Sci-Art Fictions

Werner Sun/ Leonardo da Vinci is often cited as the original sci-artist and a paragon to be emulated because of his mastery of both art and science. But I wonder if Leonardo is a false idol, given how much both fields have evolved since his time. Science in the 1400’s was a far more speculative affair than it is today, not having been exposed to the instruments or mathematics or Enlightenment ethos that solidified its current cultural authority. And I suspect that most artists in the 1400’s viewed their craft in a utilitarian manner and not as the vehicle for transcendence that so many of us insist upon. In other words, the idealized art/science unity in the Renaissance may simply be a romantic myth that has little bearing on art and science as they are now. Perhaps today’s art and science were never meant to be as one.

Having made that claim, I should also guard against presentism and acknowledge that art and science are surely still evolving. In the future, art and science might leverage the cognitive similarities that Luis has noted in unforeseen ways, undergoing foundational shifts that position them more in alignment with each other. Indeed, before Maxwell, who would have thought that electricity and magnetism were one and the same? [Of course, art and science might instead draw even farther apart.]

Daniel has brought up one such vision: computer-generated Rembrandt paintings. He asks whether this is art. What if future generations say yes?

Elaine has suggested a different kind of partnership, where scientists, when they hit roadblocks, might look to artists’ tacit knowledge to guide them towards the right questions. What if art becomes the oracle for science?

Matthew posits that the indigestible raw images of both art and science undergo successive levels of manipulation and abstraction, and in so doing, approach a middle ground accessible by practitioners in both fields as well as the general public. What if informational diagrams become the lingua franca of civilization?

Stephen has advocated for sci-art as an agent of change that endows science with the emotional resonance required to replace discredited myths of old.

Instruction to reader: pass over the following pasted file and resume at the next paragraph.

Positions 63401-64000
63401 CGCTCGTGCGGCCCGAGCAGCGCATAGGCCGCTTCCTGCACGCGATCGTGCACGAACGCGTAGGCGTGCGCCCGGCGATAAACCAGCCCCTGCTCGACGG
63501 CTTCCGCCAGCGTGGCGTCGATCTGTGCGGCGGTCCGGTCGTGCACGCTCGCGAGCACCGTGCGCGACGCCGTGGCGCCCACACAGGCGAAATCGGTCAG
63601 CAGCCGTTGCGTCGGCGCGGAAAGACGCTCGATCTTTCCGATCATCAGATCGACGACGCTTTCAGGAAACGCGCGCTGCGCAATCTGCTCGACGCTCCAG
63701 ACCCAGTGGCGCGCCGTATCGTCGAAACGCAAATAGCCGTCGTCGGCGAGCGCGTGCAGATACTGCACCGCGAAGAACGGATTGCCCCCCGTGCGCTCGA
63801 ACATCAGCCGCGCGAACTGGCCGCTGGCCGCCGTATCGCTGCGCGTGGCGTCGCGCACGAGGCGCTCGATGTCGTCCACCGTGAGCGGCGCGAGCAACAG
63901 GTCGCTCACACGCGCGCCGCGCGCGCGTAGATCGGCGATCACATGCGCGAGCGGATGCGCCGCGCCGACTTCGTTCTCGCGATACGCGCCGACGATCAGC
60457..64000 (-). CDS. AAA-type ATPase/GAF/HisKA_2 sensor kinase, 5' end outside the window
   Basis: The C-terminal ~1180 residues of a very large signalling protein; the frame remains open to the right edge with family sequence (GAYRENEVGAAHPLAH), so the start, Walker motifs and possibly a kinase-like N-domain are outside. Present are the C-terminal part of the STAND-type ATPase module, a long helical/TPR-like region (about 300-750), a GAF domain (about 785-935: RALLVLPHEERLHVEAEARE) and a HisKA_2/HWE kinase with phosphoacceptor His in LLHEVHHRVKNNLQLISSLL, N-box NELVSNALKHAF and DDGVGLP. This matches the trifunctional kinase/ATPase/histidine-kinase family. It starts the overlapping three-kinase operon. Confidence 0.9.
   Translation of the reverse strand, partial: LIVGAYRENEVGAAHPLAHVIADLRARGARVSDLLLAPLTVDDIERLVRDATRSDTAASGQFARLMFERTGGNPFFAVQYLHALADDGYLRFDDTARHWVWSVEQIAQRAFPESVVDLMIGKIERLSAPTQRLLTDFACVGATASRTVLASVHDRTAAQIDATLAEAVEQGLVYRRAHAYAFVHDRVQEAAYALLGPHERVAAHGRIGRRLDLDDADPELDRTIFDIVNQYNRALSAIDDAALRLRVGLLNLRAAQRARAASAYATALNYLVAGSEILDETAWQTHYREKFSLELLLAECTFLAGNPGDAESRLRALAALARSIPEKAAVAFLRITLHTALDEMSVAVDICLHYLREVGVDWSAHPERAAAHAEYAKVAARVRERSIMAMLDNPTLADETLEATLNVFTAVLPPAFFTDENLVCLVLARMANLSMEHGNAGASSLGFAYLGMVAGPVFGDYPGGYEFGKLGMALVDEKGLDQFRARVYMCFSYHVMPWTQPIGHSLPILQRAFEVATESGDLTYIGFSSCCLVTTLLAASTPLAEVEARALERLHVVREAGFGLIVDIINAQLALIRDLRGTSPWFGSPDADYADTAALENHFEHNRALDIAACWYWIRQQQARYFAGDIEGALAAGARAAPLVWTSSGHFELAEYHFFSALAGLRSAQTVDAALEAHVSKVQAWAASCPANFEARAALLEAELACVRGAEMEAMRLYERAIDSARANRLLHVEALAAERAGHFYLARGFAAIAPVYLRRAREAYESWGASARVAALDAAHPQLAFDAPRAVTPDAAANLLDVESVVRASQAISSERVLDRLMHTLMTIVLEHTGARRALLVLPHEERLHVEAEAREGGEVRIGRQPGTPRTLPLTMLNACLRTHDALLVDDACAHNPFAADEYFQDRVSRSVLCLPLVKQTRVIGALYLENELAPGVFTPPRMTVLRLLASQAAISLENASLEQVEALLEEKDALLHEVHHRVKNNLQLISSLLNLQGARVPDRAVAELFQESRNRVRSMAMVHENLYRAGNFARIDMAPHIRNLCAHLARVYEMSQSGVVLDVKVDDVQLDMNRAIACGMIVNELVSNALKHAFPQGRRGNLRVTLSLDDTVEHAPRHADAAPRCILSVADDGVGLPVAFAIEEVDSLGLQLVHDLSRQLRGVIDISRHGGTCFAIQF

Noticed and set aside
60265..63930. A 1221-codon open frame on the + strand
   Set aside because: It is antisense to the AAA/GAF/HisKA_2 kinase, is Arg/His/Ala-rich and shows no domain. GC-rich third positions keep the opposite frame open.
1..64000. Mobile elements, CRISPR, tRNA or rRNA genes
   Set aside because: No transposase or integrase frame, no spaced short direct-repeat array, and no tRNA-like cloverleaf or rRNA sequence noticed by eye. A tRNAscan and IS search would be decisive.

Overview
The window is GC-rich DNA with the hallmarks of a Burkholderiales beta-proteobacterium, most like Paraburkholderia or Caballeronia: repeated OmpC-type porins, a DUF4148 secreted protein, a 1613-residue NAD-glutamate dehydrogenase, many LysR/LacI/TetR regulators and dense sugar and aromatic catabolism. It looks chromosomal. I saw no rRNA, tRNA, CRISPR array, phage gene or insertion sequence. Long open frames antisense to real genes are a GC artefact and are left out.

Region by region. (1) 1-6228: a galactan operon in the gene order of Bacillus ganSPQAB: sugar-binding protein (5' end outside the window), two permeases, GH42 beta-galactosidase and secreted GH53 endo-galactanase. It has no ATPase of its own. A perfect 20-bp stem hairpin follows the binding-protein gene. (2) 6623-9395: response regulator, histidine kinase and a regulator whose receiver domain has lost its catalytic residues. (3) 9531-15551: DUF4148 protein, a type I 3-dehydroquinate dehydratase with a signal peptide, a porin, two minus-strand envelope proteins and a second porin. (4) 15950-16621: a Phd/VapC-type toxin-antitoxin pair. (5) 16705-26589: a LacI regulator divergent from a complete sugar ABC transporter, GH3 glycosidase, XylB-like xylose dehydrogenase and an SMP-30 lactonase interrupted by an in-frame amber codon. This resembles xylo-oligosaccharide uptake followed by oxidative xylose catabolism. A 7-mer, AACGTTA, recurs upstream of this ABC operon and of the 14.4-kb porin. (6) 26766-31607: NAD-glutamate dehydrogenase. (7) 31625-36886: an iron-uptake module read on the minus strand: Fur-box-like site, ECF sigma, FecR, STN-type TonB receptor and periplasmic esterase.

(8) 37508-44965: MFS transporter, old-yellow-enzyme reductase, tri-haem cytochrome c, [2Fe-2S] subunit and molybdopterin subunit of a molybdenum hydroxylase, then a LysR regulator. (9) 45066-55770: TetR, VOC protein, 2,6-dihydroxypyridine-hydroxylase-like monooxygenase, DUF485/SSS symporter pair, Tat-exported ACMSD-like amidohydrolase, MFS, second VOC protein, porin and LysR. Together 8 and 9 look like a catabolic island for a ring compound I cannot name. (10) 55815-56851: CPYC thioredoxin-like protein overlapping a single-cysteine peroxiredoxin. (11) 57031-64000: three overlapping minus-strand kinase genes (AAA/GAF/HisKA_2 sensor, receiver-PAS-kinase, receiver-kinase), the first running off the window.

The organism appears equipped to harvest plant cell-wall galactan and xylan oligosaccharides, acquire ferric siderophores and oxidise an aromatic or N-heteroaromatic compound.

All of these game-changing possibilities would make for interesting thought experiments (which is perhaps another definition of sci-art). Who wants to play?

11 Replies to “Sci-Art Fictions”

  1. Werner, I like the idea of Sci-Art as thought experiment, somehow that feels right. Also, I agree that the future may play a favorable role toward the acceptance of Sci-Art as a culture onto itself. The true beneficiaries of that culture will be determined most likely by that future. Hopefully the cumulative critique emerging from this symposium will influence it for the better in some way. I’m particularly intrigued by the idea that the future may also accept computer-generated Rembrandt paintings as art. I don’t like the idea but I’m accustomed to accepting, or having to work with, ideas that never resonated with me as art. So at the moment I propose that we ask not if that work is considered art, because many things are considered art, but whether it holds a poetic language…or dimension.

    1. Agreed, Gianluca. Maybe calling things “art” that are not yet accepted as art tends to shut down discussion. I think it’s especially important to consider ideas that we don’t like. Many of the technologies and ideas we depend on today faced resistance when they first appeared (writing displacing the oral tradition, the heliocentric model of planetary motion displacing the geocentric model).

  2. Werner — adding to this thought experiment:
    In the future might science replace religion as the means by which humans pursue an emotional relationship to their existence?

    1. Indeed, Stephen! Do you have a sense of how this might work in practice? Your own exhibitions are certainly exemplary in this regard.

  3. I like the idea of sci-art as a thought experiment and advocate for those experiments between disparate disciplines in general. I would underline the experimental ethos to try to avoid a priori assumptions/ conclusions.

    Re science and religion, I really enjoyed George Lucas’ sly comment in THX 1138.

    1. Thanks, Linda! Yes, letting go of preconceived notions is extraordinarily difficult. But if anyone can do it, it’s artists and scientists — that’s what we’ve been trained to do!